An instagrammer known for his unique perspective on local architecture.
Singapore’s public housing landscape has a reputation for being a dull sight. But a new wave of photographers – or Instagrammers, as 23-year-old Yafiq Yusman prefers to be called – is showing us a different perspective on our urban landscape. Yafiq, an architecture graduate of Singapore Polytechnic with almost 40,000 followers on Instagram, has wowed many with his creative snaps, despite having no photography background. To take these impressive pictures, he uses only his iPhone, with help from apps like Snapseed. He has also worked with brands such as Mont Blanc, and Nippon Paint, and given talks at Archifest, and to the SMU Photography Club.
Yafiq usually waits patiently for the right moment, before snapping a puddle shot. He has had curious strangers asking him what he was doing, too!
Why do you take photos of buildings?
I love architecture. Buildings are stationary and you have all the time in the world to explore them – both outside and inside – and get a good shot. Each building has many angles for you to photograph it from. I also take shots of puddles and profiles.
Do you follow a philosophy?
Share the good stuff. Many Instagrammers don’t like to share locations, but that is quite selfish. By sharing these locations, you share the love of what you like to do, with others. Everyone has a different take on a building.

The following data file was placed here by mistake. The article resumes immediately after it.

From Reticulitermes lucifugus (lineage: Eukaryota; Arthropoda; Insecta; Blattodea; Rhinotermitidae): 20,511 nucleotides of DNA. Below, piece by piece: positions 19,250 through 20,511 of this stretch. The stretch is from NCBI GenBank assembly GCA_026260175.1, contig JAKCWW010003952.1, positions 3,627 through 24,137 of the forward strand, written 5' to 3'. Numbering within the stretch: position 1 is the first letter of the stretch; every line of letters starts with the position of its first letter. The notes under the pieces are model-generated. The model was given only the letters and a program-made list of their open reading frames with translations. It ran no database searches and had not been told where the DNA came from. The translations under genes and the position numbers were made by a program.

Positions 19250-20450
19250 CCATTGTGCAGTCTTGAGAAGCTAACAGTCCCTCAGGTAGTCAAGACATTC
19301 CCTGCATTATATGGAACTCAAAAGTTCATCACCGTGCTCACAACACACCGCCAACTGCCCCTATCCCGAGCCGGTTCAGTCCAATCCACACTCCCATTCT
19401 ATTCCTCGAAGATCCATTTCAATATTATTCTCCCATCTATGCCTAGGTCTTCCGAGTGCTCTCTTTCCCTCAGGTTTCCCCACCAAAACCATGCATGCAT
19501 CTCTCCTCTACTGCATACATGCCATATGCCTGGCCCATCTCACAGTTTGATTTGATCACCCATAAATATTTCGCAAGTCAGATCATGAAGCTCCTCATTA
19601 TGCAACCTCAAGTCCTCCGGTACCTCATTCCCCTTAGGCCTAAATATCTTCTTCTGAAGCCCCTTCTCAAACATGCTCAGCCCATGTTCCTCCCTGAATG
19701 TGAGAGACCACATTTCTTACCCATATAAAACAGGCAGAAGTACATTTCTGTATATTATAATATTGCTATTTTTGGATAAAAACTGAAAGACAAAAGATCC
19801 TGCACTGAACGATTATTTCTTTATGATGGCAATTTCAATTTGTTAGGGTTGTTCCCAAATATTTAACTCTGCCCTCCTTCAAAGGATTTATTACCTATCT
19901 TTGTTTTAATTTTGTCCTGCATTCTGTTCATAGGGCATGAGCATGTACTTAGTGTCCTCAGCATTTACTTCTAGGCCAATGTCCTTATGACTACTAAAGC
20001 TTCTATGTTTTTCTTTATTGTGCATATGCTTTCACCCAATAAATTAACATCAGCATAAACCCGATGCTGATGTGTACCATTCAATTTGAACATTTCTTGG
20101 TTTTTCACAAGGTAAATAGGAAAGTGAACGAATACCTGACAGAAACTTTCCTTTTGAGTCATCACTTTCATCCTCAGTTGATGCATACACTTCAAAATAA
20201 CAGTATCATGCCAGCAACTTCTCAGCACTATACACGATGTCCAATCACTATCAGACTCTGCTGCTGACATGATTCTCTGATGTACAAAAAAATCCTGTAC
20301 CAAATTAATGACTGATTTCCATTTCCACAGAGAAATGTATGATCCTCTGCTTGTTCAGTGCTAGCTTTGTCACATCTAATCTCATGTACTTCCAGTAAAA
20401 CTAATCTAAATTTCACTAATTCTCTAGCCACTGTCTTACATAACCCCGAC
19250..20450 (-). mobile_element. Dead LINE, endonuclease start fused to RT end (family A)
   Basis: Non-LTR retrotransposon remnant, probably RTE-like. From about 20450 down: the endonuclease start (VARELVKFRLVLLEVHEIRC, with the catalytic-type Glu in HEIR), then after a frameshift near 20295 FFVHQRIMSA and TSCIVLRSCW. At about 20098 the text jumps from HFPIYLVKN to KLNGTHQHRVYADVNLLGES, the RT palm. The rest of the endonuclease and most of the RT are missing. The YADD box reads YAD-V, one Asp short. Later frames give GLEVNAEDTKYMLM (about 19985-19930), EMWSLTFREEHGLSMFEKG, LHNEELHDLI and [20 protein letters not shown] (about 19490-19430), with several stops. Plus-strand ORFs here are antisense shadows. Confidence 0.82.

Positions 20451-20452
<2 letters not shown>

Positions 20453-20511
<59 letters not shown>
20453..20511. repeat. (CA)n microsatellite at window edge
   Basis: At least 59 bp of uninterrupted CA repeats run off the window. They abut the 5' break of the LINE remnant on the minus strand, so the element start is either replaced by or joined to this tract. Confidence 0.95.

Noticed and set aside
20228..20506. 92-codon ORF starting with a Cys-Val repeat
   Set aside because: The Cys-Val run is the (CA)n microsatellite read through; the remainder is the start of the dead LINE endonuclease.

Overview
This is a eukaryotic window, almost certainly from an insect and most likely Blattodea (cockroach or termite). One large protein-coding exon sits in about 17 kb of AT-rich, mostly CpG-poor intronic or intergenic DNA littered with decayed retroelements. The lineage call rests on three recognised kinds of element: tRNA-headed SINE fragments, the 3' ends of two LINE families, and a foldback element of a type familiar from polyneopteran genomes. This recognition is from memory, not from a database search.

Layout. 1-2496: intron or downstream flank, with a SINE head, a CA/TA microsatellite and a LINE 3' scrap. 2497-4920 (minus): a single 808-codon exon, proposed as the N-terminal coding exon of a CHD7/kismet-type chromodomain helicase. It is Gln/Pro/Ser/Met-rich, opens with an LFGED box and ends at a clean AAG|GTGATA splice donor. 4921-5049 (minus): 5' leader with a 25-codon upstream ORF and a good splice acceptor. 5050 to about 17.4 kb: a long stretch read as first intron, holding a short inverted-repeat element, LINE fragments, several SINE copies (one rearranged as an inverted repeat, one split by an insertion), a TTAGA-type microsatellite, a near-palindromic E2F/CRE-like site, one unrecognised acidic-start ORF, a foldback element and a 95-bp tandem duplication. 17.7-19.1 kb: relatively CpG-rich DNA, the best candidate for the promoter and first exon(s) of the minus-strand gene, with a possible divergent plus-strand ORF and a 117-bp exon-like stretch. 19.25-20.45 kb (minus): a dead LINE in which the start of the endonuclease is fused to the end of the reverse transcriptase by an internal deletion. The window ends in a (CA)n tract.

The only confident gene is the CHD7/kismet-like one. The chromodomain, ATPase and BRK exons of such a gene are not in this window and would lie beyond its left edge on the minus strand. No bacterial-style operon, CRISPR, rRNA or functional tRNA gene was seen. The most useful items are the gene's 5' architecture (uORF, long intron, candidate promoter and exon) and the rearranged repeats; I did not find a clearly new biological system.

It is not often that we see Marina Bay Sands Hotel from this angle! It’s one example of a unique perspective that Yafiq encourages.
A shot of Block 67 at Yung Kuang Road, one of Yafiq’s favourite places to shoot.
Dish out some Instagram-able spots, then!
I shoot both old and new buildings, but I particularly like the WCEGA tower at Bukit Batok; Yung Kuang Road, where the diamondshaped HDB flat is, and Rochor. The places in Singapore might be limited, but the opportunities are limitless. Your eyes take in a lot, but it’s about noticing, and taking the time to photograph the things you see.
Give us a crash course on photography.
Composition is important. Try and translate what you have in mind into the picture; think about where you want your subjects to be, or which part of the building you’d like to capture. Next, shoot from unexpected angles. It’s also about appreciating the design of the building, and showing its best side. Lastly, anything can be a prop, from mirrors and masks to umbrellas and spectacles.
It’s up to your creativity! What are your plans for 2016?
I will be going on a sponsored trip to the Philippines and India soon, to shoot nontouristy spots with my iPhone. 2016 is my gap year, to explore my options and opportunities.